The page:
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Urban Housing Challenges and Opportunities in Developing Countries
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Your Excellency, Honourable Mwai Kibaki, President of the Republic of Kenya,
Honourable Minister for Roads, Public Works and Housing, Eng. Raila Odinga,
Honourable Minister for Local Government, Mr. Karisa Maitha,
Your Worship the Mayor of Nairobi, Mr. Joe Aketch,
Honourable Ministers, distinguished participants, ladies and gentlemen,

On behalf of the Executive Director of UN-HABITAT, Mrs. Anna Tibaijuka, I wish to congratulate the organizers of the present workshop on urban housing for a very timely initiative. at UN-HABITAT, we believe that the issues of housing and urbanization should be placed at the top of the development agenda of most African countries which are currently experiencing a rapid urban transition.

The urban population of Kenya is expected to increase from 10 million (one third of the total population) in the year 2000 to 21.7 million (51 per cent of the total population) in 2020. this represents an average increase of 600,000 people per year in urban areas. Even if these statistical projections are not fully accurate, they give an idea of the challenges ahead of all policy-makers.

The Istanbul+5 review, undertaken by the United Nations in 2001, has shown that many countries have formulated comprehensive housing policies and strategies. Many of these policies and strategies even include an appropriate recognition of facts and an assessment of the limitations that should set the framework for realistic implementation processes. These policy and strategy documents, however, have been only partly turned into action.

As UN-HABITAT’s experience over the world indicates, the most important factor limiting progress in improving housing and living conditions of low income groups particularly in informal settlements and slums is the lack of sufficient political will to address the issue in a fundamentally structured, sustainable and large scale manner.

There is no doubt that political will combined with local ownership and leadership, and the mobilisation of the potential and capacity of all stakeholders, particularly the people themselves, are the key to success. lessons from several countries underscore the importance and the fundamental role of sustained political will and commitment.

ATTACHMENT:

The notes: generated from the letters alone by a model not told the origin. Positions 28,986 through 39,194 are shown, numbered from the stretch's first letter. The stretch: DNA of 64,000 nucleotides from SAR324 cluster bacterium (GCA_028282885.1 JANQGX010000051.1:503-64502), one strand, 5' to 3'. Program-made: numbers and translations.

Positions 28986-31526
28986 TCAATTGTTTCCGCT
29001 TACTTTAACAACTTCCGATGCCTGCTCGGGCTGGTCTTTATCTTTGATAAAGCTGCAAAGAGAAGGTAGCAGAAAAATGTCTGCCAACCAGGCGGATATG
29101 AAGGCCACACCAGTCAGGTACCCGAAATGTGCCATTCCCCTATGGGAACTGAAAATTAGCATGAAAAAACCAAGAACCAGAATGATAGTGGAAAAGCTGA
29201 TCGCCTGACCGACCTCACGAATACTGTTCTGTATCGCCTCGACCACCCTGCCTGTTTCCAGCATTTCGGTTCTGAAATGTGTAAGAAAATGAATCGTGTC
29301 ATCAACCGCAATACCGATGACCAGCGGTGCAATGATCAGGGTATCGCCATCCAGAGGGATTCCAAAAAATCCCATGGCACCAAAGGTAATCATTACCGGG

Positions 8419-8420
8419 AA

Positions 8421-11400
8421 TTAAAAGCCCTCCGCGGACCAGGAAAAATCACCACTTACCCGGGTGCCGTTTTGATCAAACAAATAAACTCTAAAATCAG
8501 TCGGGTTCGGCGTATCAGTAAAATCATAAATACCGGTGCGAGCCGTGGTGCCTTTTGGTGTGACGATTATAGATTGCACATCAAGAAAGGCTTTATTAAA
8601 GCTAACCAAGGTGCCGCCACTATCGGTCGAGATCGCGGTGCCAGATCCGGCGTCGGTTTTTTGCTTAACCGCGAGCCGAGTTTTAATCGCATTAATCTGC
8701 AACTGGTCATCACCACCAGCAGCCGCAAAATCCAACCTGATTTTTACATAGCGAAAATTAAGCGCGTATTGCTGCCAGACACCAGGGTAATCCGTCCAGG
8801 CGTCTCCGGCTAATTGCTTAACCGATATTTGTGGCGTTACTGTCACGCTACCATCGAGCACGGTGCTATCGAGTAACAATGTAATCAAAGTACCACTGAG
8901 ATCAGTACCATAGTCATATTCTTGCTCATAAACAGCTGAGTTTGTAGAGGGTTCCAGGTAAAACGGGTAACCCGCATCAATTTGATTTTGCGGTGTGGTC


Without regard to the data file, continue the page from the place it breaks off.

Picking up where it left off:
One crucial and common shortcoming in the housing sector is the inadequacy and limitations of housing finance mechanisms. the fact that conventional housing finance usually works in favour of middle and high income groups is reflected in highly segmented housing markets. the poor, low- and even middle-income majority of the population in most developing countries cannot afford a loan even for the least expensive commercially built housing units. Consequently, many low- or even middle-income households build their own houses progressively over long periods – as long as ten to fifteen years, or as is the case for the majority of the low-income population in many cities, they are simply tenants. Upgrading initiatives should not rely entirely on governmental subsidies or on full recovery from slum dwellers.

Progressive municipal finance, cross-subsidy mechanisms, micro-credit schemes and beneficiary contributions should be associated to ensure financial viability.

Security of tenure is another fundamental challenge in urban housing. Promoting security of tenure is a prerequisite for sustainable improvement of housing and environmental conditions. Squatter upgrading projects need to be carried out and these projects should prevent unlawful evictions. Governments should focus on regularization schemes in order to provide incentives to families to invest in their homes and communities. there is no doubt that every effort should be made to ensure optimal use of the housing stock and improve the quality of life in existing settlements.

Another important topic requiring attention is the promotion of rental housing options. Regardless of the nature of existing or new finance mechanisms, the reality for many poor and low-income urban residents remains that adequate housing is simply too expensive to own. The majority of urban residents in many developing countries are actually tenants in the private informal sector. Data on urban housing tenure in developing countries are not very reliable but it is estimated that a considerable number of urban dwellers, probably in the range of 30-50 per cent, are tenants.

There should be no discrimination against private rental housing in the national housing policy and the involvement of tenants and owners in finding solutions prioritizing collective interests should be promoted.

Another major challenge of housing policies is to adopt an adequate approach to urban land management. Due to rapid urbanization, the urban poor are forced to find their shelter in illegal settlements located in a variety of places: customary land, public land reserves, marginal land or in illegal sub-divisions. The resulting growth of informal settlements, primarily in peri-urban locations, is often the response to public inaction, or ineffective interventions that create more problems than they solve. The dynamisation of land markets is a key element of any good housing strategy.